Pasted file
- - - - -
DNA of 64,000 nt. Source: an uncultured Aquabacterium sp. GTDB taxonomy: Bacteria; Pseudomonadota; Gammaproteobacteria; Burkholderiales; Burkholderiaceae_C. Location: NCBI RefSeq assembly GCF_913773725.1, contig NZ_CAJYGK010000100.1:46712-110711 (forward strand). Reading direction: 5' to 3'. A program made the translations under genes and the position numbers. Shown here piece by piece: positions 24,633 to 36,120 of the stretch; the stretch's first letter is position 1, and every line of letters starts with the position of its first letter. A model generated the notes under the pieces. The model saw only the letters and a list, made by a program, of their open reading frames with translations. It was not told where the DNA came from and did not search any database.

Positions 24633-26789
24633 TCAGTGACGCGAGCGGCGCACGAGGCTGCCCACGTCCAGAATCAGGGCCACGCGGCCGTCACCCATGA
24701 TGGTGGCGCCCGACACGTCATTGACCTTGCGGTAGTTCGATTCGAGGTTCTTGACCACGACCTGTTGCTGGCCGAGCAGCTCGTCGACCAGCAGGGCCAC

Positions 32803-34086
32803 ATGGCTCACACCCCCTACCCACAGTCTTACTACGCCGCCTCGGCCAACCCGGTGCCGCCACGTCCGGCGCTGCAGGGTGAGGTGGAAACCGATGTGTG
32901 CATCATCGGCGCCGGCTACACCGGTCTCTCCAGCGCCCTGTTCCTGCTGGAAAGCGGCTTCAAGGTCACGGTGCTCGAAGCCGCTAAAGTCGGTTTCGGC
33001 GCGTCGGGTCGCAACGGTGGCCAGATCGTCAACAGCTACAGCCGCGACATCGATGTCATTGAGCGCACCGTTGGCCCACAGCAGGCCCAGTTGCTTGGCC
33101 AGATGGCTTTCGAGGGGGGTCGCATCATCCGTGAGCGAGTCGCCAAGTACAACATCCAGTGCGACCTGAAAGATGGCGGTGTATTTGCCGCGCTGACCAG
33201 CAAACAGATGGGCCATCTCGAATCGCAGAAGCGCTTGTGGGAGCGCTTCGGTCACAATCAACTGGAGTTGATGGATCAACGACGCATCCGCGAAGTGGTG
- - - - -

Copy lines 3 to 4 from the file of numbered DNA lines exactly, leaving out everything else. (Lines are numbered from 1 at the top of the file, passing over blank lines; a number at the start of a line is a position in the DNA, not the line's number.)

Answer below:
24633 TCAGTGACGCGAGCGGCGCACGAGGCTGCCCACGTCCAGAATCAGGGCCACGCGGCCGTCACCCATGA
24701 TGGTGGCGCCCGACACGTCATTGACCTTGCGGTAGTTCGATTCGAGGTTCTTGACCACGACCTGTTGCTGGCCGAGCAGCTCGTCGACCAGCAGGGCCAC